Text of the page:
With over 200 student organizations to be involved in at Michigan Tech, it is easy for students to get involved. The Center for Diversity and Inclusion sponsors many diversity-related student organizations—each with a specific purpose.
Whether students seek networking opportunities in a community of diverse professionals, social organizations aimed at embracing Tech’s outstanding diversity, or just a group of peers whom they click with from the moment they meet, CDI’s student organizations help all Huskies find their family.
African Students Organization was established to educate others about African cultures—to be ambassadors of Africa both on and off the campus, to disseminate accurate information about African countries, and to give members an opportunity to learn about other cultures.
The American Indian Science and Engineering Society promotes the understanding of Native American culture at Michigan Tech, in the community, and within the organization. AISES facilitates the exchange of information regarding employment opportunities, scholarships, and special programs.
Black Student Association is an organization aimed at culturally enriching the Michigan Tech community through events, meetings, and service. This organization caters to underrepresented students, but is open to all members of the campus community. BSA hosts many annual events, including Dr. Martin Luther King, Jr. Week, Black History Month Events, Homecoming Pajama Party, and the BSA Retreat.
Keweenaw Pride is the gay, lesbian, bisexual, transgender, and straight ally (GLBTA) organization of Michigan Tech and the Keweenaw. We are a student group for GLBT people, their straight allies, and their friends who seek to provide a safe place for those in need of support. We host educational presentations and forums for the campus community as well as participate in national awareness events such as Coming Out Day and National Day of Silence. Additionally, we put on numerous social events throughout the year to promote a "queer positive" atmosphere on our campus.
The National Society of Black Engineers (NSBE) is dedicated to the academic and professional success of African-American engineering students and professionals. NSBE offers its members leadership training, professional development, mentoring opportunities, career placement services, and more. Nationally, the organization is comprised of 242 collegiate, 70 professional, and 82 pre-college active chapters nationwide and overseas.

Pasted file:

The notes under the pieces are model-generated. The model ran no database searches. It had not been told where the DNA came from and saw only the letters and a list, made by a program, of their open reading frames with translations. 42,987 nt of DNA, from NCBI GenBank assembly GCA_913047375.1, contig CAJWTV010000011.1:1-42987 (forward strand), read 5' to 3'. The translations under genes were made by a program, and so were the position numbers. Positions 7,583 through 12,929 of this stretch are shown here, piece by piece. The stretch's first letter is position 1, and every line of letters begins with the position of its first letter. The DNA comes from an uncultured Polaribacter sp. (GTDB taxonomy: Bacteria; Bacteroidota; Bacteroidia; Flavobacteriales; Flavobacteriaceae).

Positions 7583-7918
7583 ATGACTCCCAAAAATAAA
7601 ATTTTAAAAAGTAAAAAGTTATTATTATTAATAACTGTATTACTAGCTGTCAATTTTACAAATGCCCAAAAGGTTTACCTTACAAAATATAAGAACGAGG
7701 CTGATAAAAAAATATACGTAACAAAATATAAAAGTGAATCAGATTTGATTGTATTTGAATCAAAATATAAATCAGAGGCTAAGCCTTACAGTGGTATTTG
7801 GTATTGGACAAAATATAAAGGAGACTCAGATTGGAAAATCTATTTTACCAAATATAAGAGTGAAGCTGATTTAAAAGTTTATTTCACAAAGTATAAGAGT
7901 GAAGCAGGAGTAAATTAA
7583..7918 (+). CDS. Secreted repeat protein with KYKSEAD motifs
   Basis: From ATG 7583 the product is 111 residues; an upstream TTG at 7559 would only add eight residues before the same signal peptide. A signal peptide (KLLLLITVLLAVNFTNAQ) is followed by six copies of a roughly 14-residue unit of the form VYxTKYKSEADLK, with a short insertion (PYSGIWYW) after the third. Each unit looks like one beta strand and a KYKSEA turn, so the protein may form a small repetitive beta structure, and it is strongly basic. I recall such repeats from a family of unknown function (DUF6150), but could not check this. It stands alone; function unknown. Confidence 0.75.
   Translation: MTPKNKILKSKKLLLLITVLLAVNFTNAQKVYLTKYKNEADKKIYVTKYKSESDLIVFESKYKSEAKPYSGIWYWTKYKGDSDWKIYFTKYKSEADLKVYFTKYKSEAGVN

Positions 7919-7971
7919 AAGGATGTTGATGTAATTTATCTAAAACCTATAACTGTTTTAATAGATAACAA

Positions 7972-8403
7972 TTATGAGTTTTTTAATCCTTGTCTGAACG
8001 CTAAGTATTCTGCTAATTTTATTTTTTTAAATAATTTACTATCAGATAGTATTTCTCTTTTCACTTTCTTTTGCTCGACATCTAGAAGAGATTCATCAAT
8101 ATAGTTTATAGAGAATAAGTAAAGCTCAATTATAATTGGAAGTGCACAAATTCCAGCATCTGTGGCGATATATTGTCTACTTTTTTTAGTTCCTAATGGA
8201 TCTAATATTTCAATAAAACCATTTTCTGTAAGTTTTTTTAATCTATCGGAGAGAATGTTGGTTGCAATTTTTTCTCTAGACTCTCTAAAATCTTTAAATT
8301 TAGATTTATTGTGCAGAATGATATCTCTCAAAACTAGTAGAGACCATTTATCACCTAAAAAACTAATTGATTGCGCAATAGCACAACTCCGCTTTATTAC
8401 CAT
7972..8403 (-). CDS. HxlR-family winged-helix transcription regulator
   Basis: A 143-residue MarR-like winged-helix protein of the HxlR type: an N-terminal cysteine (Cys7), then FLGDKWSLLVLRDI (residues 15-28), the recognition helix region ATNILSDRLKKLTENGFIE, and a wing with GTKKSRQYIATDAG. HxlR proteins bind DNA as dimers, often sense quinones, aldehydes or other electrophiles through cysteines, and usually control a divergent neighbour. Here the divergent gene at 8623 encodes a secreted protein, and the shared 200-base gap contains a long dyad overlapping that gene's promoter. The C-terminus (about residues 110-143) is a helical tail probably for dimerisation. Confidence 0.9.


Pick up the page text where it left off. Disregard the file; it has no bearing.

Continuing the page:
Founded to provide peer support and professional resources for gay, lesbian, bisexual, transgender, and questioning students and their allies (GLBTQA) in the fields of science, technology, engineering, and mathematics.
The Society of African American Men is an organization dedicated to the promotion of brotherhood, unity, and scholastic achievement. SAAM also strives to help foster character development and discipline in African American men and provide cultural diversity and awareness at Michigan Tech. SAAM members pride themselves on a great understanding of the benefits of unity.
The Society of Hispanic Professional Engineers was established to:
- increase the recruitment, retention, and professional development of Hispanic/Latino science, math, engineering, and technology students at Michigan Tech;
- promote the advancement of Hispanic/Latino engineers and scientists in employment and education; and
- develop and participate in programs with industry and the University, which benefit students seeking technical degrees.
The Society of Intellectual Sisters was established to promote sisterhood and scholarship primarily—but not exclusively—among African-American women. SIS also works to develop unification and cultural diversity at the University and in the community through service and fundraising.
The Women’s Leadership Council is an opportunity for Michigan Tech women to cultivate leadership skills by serving on a committee to help plan, develop, and implement programs and events for women. WLC works to:
- develop new strategies to recruit more female students,
- provide community and peer support for female students, and
- offer leadership, educational outreach, and professional development opportunities.
The mission of the Women’s Programming Committee is to plan and host campus-wide programming throughout the academic year in order to highlight the accomplishments of women, raise awareness about the issues facing women, and provide opportunities for women to attend workshops related to academic, social, personal and professional development.